Government funding at odds with climate ambitions, warns Allianz, outlining need for holistic ‘just transition’ policies.
While fossil fuel subsidies have been declining at the global level, the trend is not nearly sufficient to reach climate ambitions, according to a study by Allianz and credit insurance subsidiary Euler Hermes. As of 2019, the total value of fossil fuel subsidies in 81 countries studied was US$468 billion, outpacing renewable energy subsidies in most countries with the exception of the EU 28 and the US.
As noted by Allianz, the International Renewable Energy Agency (IRENA) estimates that the world’s total, direct energy sector subsidies, including fossil fuels, renewables and nuclear power, stood at least US$634 billion in 2017. Fossil fuel subsidies accounted for 70% of the figure while subsidies to renewable power generation technologies accounted for around 20% (US$128 billion), biofuels 6% (US$38 billion) and nuclear power around 3% (US$21 billion).
IRENA estimates that fossil fuel subsidies will have to fall below US$139 billion by 2050 for a 1.5°C-compatible energy transition pathway.
Fossil fuel subsidies account for 0.5% of global GDP, “almost exactly the size of the funding gap needed to comply with the Paris Accord”, stated the Allianz study. It warned, however, that abolishing such subsidies would come with steep costs for consumers, particularly the poorest households.
Poor households are strongly affected in relative terms as their energy-related expenditures consume almost twice the share of their household incomes (nearly 7%), compared to that of the richest quartile of households, according to the study. Policy-makers and investors are increasing aware of the social impact of the transition to net-zero emissions and ensuring an equitable transition to a low-carbon economy. Initiatives include the UK’s Financing a Just Transition Alliance, launched in November 2020.
The Allianz study reported that the most likely determinant of higher fossil fuel subsidies vis a vis renewable subsidies is the presence of a large domestic fossil fuel industry – “exceptionally high” subsidies are present in the Middle East and North Africa, Australia and Venezuela. The total subsidy of fossil fuels as a percentage of GDP in Venezuela is more than 16%, with Libya ranked second at just under 14%.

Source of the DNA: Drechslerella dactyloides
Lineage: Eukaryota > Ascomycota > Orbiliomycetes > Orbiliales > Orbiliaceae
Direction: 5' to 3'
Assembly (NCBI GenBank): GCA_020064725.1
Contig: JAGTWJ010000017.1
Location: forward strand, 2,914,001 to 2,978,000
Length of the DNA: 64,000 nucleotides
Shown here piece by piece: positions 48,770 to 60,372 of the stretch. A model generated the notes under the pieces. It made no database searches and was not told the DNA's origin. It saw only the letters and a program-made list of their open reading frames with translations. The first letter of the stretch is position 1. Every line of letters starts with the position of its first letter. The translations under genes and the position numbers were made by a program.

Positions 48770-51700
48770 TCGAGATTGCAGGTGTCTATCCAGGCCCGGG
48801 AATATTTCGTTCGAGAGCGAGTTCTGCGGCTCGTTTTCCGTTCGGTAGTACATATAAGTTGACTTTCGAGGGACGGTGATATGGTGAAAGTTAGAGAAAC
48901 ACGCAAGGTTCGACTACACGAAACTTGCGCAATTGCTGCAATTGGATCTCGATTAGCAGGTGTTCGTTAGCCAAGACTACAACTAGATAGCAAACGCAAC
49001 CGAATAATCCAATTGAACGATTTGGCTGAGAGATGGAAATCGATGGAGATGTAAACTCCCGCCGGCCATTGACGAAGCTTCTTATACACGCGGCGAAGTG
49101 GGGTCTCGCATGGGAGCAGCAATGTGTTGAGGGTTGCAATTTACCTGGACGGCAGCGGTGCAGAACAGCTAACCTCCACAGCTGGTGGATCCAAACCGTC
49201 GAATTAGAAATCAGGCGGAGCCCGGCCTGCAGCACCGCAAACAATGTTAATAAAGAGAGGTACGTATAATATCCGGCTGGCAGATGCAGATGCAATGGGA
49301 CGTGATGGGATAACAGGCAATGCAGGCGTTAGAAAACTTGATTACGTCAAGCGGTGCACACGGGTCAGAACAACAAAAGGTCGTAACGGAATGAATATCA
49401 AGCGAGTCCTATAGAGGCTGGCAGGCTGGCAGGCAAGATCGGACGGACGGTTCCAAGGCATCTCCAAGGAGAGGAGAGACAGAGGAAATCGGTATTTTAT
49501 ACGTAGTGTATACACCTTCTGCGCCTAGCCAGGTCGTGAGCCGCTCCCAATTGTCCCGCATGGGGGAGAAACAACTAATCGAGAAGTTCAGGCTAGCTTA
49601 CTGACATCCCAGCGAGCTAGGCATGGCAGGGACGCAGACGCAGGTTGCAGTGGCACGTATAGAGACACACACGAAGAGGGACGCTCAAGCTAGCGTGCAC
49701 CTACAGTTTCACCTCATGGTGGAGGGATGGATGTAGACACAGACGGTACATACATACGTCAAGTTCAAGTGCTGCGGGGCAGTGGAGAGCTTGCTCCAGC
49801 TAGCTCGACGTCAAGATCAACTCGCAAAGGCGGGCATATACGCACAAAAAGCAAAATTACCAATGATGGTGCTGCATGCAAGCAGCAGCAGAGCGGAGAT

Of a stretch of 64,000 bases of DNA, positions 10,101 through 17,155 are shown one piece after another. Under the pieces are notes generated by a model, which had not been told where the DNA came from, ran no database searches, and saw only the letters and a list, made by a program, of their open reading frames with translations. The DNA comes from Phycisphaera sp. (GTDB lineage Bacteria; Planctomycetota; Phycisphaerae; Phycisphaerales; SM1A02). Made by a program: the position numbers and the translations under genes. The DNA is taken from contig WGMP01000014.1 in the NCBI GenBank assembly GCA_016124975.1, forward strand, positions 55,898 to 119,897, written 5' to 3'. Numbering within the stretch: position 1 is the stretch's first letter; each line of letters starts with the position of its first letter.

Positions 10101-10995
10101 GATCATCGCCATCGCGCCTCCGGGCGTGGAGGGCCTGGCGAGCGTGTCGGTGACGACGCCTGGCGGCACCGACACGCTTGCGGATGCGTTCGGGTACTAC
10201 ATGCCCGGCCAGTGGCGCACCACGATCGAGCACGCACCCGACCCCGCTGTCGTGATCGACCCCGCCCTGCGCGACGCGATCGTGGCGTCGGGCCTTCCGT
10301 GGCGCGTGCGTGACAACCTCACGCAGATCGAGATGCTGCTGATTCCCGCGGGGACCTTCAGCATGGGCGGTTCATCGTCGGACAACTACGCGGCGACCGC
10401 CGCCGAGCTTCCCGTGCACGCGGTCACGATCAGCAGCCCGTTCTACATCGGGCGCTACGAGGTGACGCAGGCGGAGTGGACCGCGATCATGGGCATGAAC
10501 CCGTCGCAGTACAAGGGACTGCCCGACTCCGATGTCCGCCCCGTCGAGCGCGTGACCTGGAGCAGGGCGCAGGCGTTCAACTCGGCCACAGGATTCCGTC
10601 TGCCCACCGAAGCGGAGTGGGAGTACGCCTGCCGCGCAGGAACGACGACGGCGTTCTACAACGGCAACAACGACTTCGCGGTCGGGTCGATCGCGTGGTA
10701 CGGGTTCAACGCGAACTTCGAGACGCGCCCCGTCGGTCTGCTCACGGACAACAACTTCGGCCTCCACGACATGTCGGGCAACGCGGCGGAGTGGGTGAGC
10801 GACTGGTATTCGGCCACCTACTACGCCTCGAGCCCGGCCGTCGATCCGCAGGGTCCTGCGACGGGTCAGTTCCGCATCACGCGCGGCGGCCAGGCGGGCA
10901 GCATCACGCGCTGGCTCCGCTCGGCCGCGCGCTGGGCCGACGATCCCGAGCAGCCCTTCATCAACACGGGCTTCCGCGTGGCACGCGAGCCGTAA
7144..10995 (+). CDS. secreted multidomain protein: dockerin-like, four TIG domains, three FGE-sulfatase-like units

“The persistence of subsidies for fossil fuels stems from the political and lobbying power of the sector in many economies, along with the slower pace of energy transition that we expect in emerging economies,” said the study. “Subsidies persist for several reasons: lack of disclosed information regarding their amount, distribution and effects; weak institutions unable to better target them; lack of confidence in the government’s use of fiscal revenues from abolishing them (especially in countries prone to corruption); concerns over the harmful impact on the poor and the general economic impact (inflation, competitiveness) or weak macroeconomic conditions.”
Political sensitivities around the abolition of fossil fuel subsidies is politically sensitive require governments to take a holistic approach. Allianz cited examples of phasing-in and sequenced price increases to enable consumers to smoothly adjust. This has to be accompanied by targeted cash transfers to poor households, such as safety net programs, temporarily maintained universal subsidies on commodities used by poor households or increased spending on programs benefiting primarily the poor (targeted health, education or infrastructure expenditures).
Such measures have already been taken in Egypt, Ukraine, the Philippines, Indonesia, Ghana and Morocco. Countries that have tried to implement reforms without taking a holistic approach have faced significant popular protests, including France, where the Yellow Vest movement was sparked by a fuel tax increase.
The study warned that in situations where measures to abolish subsidies are met with popular protests, governments are often tempted to backpedal, rather than pursue reform efforts.